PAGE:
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    Thread: Halograph Electroencephalograph

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      Halograph Electroencephalograph

      Ten years after I was able to afford my first printed circuit board from Olimex, I finally have an EEG that I can record my sleep with tonight.

      It can be worn with the sensors on the forehead by the Frontal Lobe to trigger on the spikes in electrical activity caused by the eye movements or at the back to monitor the brainwaves by the Occipital Lobe where visual perception is processed. Check it:



      I will upload the logs to the Lucid Scribe Database project if I catch any dreams.
      Zoth and Ctharlhie like this.

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      Interesting. What brain wave state are you looking for in particular?

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      Thanks. I am looking for the dream state - REM sleep.

      I uploaded the first recording during which I woke up from a dream at 05:34 am: LSDBase.org/2013/05/24/Open-Electroencephalography/.

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      REM is very similar to waking state, even resembles beta with slight differences.

      I am interested in what you are doing and will be following you, please keep me posted with your progress.

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      Yes, the most significant resemblance I have seen is from the current produced by moving the eyes.

      I recorded this the other night; this image shows the values when I am still and not moving my eyes:


      And this image shows what happens when I move my eyes around:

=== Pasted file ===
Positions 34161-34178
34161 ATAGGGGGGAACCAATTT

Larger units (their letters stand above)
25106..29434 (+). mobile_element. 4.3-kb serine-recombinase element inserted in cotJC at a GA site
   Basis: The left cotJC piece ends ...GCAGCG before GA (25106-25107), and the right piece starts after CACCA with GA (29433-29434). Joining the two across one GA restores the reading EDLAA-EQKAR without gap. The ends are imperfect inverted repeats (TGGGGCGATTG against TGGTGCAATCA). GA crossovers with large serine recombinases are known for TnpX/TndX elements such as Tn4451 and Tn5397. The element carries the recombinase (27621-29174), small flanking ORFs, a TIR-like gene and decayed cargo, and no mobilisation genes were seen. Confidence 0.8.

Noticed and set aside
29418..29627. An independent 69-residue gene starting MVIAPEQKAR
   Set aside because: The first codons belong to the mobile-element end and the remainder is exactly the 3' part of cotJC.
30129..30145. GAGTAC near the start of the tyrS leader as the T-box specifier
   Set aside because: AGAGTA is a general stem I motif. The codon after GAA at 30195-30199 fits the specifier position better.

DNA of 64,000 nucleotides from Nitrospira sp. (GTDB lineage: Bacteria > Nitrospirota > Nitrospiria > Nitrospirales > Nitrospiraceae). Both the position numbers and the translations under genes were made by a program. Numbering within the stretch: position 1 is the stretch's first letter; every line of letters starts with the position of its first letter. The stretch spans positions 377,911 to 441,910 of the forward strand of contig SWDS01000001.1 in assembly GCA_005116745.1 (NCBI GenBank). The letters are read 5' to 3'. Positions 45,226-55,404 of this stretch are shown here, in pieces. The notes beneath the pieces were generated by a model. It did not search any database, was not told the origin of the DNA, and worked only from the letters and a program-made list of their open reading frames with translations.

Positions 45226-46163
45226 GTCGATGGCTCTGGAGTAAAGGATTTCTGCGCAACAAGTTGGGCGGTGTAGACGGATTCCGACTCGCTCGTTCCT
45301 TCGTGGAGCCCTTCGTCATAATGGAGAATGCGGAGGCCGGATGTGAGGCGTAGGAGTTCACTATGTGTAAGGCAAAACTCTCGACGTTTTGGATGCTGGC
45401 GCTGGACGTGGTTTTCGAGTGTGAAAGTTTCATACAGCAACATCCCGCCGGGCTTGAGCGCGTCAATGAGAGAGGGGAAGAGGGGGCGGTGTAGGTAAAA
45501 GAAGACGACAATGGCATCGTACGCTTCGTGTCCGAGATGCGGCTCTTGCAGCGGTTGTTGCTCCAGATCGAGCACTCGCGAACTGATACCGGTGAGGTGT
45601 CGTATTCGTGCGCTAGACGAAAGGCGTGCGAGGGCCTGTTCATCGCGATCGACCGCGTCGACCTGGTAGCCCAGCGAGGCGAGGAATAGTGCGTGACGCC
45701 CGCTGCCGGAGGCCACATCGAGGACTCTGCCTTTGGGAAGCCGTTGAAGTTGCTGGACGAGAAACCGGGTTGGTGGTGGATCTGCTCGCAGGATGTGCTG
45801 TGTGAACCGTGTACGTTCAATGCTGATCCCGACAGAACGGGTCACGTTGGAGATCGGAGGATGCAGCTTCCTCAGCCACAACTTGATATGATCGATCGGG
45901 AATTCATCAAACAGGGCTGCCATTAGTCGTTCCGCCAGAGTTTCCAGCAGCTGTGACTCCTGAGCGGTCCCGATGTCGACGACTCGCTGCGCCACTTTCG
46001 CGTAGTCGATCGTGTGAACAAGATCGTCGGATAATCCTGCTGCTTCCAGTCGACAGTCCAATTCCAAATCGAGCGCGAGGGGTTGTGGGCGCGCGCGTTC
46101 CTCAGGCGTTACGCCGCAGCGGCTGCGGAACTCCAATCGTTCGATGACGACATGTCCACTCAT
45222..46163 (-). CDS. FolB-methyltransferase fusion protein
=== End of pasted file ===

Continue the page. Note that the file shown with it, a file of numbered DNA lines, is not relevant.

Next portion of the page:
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      What I have found using numerous EEG devices is that muscle artifacts affect your output to a huge degree (which in your case you could take advantage of). There are a couple of well known EEG devices whose output is completely swamped by muscle artifacts and where there is insignificant EEG data within the trace. In my view those devices are a complete waste of time. I would have thought that if you're looking for a REM trigger you may find it easier to watch for muscle movement.

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      Exactly. I use the spikes from the eye muscle artifacts to trigger audio tracks.

      From http://science.education.nih.gov/sup...info-sleep.htm:

      "REM sleep and dreams are associated with each other, but they are not synonymous. While REM sleep is turned on and off by the pons, two areas in the cerebral hemispheres (areas far from the pons that control higher mental functions) regulate dreaming.
      REM sleep and dreaming can be dissociated from one another, as seen after the administration of certain drugs or in cases of brain damage either to the pons (loss of REM sleep but not of dreaming) or to the frontal areas (no dreaming but REM sleep cycle unaffected). Consequently, REM sleep appears to be just one of the triggers for dreaming."

      Which EEG devices do you have?

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